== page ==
Rebecca Miller: Well I knew that there were two, in a way, two streams, you know, the stream of the past and the stream of the present. I knew that they were really distinct. It was a question of how to make them really different while at the same time making you understand that this is and believe that this is still the same person. And at first, I tried something that I had seen quite a lot before which is going more like a chapter in one chapter and another, a chapter and one a chapter and another, maybe one of them is in italics, you know. So, and that’s something that I, you know, it’s kind of a more comfortable form. But I found that, in a way, I felt like I was actually cutting in to the flesh of the story every time I did that. It almost needed to build, it needed to build for a long time so that you feel like you know Pippa and kind of judge her for quite a number of pages. And then suddenly, the bottom is just dropped out and then you’re falling. And for a while, you’re [now] like, “Where am I? Who is this?” It’s suddenly first person and you’re in her younger self and you’re inside her head which is not quite the head that you would’ve expected it to be. And you begin to sort of re-see her and re-experience, you know, the world through her eyes and then come back to her. And come back to her changed, like, seeing her in a different way so that you, you know, having sort of judged her and maybe even somewhat dismissed her. I think you see… I was hoping that you would see her in a different way.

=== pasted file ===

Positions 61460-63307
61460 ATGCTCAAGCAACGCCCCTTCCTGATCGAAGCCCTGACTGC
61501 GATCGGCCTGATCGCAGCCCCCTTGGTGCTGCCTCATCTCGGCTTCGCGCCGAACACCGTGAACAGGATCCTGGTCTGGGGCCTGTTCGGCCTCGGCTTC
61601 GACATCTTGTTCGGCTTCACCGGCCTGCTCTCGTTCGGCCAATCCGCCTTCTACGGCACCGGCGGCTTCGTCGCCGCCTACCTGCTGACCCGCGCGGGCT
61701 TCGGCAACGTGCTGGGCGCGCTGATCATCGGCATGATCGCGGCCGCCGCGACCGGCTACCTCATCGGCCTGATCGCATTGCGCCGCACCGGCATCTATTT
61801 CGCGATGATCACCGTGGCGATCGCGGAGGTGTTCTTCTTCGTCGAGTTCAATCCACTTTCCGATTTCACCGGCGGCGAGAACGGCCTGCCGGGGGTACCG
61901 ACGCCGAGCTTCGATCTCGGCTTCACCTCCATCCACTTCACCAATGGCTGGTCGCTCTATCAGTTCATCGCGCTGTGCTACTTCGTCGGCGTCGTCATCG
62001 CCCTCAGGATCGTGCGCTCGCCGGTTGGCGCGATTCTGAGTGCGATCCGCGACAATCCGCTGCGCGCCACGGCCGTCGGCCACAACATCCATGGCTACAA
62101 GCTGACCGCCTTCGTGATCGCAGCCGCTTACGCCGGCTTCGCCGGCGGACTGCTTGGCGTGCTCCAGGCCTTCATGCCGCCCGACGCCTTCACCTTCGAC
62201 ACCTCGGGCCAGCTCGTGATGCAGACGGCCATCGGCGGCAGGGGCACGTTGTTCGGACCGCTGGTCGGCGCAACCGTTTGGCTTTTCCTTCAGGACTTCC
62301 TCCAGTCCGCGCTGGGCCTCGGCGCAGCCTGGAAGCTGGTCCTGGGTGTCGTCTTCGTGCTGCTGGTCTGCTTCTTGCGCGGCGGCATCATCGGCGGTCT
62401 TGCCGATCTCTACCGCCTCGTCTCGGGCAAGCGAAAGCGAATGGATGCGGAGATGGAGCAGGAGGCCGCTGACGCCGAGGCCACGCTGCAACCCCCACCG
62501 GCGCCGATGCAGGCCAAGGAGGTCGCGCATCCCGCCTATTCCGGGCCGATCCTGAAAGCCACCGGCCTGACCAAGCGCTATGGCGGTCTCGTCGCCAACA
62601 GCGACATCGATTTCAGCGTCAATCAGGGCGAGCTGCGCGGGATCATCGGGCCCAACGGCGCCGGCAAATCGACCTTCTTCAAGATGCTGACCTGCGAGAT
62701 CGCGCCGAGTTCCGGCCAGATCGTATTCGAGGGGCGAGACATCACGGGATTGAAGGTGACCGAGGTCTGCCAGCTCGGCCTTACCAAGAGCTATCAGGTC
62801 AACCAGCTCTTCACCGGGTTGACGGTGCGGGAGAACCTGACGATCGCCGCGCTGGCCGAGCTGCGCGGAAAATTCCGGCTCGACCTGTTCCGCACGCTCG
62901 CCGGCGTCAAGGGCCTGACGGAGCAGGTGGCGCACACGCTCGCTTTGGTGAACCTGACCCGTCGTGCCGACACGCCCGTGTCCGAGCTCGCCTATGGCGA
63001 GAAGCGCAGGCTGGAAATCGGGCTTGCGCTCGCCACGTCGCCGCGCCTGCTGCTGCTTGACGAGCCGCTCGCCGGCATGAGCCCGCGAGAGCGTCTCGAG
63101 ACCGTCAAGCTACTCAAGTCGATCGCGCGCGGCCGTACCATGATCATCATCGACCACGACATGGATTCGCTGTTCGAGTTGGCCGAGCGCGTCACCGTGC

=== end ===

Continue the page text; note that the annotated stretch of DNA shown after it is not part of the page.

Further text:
Question: How do you keep yourself and your character separate?